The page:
shouts of joy.
SATURDAY: Isaiah 52:8-10 New American Standard Bible (NASB) 8 Listen! Your watchmen lift up their voices, They shout joy-
fully together; For they will see with their own eyes When the LORD restores Zion. 9 Break forth, shout joyfully togeth-
er, You waste places of Jerusalem; For the LORD has comforted His people, He has redeemed Jerusalem. 10 The LORD
has bared His holy arm In the sight of all the nations, That all the ends of the earth may see The salvation of our God.
SUNDAY: Psalm 126:1-3 New American Standard Bible (NASB) 1 When the LORD brought back the captive ones of Zion, We
were like those who dream. 2 Then our mouth was filled with laughter And our tongue with joyful shouting; Then they
said among the nations, “The LORD has done great things for them.” 3 The LORD has done great things for us; We are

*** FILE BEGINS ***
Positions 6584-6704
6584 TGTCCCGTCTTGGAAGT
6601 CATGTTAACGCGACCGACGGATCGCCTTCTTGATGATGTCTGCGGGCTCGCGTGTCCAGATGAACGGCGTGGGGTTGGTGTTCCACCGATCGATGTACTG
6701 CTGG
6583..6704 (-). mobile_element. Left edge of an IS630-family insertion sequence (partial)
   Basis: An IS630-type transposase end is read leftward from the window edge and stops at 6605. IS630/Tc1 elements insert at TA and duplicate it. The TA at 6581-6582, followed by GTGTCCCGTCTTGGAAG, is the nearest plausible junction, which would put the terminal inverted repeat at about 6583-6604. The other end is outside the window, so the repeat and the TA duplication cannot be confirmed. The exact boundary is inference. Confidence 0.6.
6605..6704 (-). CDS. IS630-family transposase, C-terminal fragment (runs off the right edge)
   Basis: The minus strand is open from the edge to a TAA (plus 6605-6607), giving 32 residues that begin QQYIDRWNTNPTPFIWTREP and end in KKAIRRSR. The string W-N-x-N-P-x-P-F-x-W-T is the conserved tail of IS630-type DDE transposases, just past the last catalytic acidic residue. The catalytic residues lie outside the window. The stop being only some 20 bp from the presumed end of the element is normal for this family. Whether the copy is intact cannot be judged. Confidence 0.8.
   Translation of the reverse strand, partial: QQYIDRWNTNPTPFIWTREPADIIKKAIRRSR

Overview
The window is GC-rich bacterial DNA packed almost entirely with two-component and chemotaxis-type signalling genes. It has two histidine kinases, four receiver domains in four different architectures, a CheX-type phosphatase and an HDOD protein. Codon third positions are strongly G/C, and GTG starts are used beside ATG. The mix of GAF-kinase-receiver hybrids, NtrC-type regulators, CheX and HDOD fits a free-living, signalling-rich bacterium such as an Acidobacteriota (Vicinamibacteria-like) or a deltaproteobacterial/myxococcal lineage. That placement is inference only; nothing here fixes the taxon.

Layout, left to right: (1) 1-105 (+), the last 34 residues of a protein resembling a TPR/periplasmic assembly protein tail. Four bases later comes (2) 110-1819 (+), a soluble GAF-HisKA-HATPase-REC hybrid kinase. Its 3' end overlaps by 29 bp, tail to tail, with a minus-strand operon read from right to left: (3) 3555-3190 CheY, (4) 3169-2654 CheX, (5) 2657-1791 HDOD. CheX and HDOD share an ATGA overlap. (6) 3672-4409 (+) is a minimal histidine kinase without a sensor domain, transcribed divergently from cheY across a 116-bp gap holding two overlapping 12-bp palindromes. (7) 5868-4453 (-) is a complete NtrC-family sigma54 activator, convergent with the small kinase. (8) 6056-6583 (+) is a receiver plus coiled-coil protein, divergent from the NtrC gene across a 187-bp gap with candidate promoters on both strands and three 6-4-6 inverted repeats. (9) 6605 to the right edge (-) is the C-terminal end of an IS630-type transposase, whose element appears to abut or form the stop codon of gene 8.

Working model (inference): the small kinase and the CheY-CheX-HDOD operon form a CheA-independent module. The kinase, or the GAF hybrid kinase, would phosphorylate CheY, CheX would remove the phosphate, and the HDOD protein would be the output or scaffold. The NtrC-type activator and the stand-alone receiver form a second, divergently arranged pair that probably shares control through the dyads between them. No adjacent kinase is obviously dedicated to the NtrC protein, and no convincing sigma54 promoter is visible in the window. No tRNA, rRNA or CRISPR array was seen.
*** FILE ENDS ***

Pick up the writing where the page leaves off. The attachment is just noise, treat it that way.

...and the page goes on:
glad.
MONDAY: Psalm 33:3 New American Standard Bible (NASB) 3 Sing to Him a new song; Play skillfully with a shout of joy.
TUESDAY: Ephesians 5:19 New American Standard Bible (NASB) 19 speaking to one another in psalms and hymns and spiritual
songs, singing and making melody with your heart to the Lord;
WEDNESDAY: Revelation 5:8-13 New American Standard Bible (NASB) 8 When He had taken the book, the four living crea-
tures and the twenty-four elders fell down before the Lamb, each one holding a harp and golden bowls full of incense,
which are the prayers of the saints. 9 And they *sang a new song, saying, “Worthy are You to take the book and to
break its seals; for You were slain, and purchased for God with Your blood men from every tribe and tongue and people
and nation. 10 “You have made them to be a kingdom and priests to our God; and they will reign upon the earth.” 11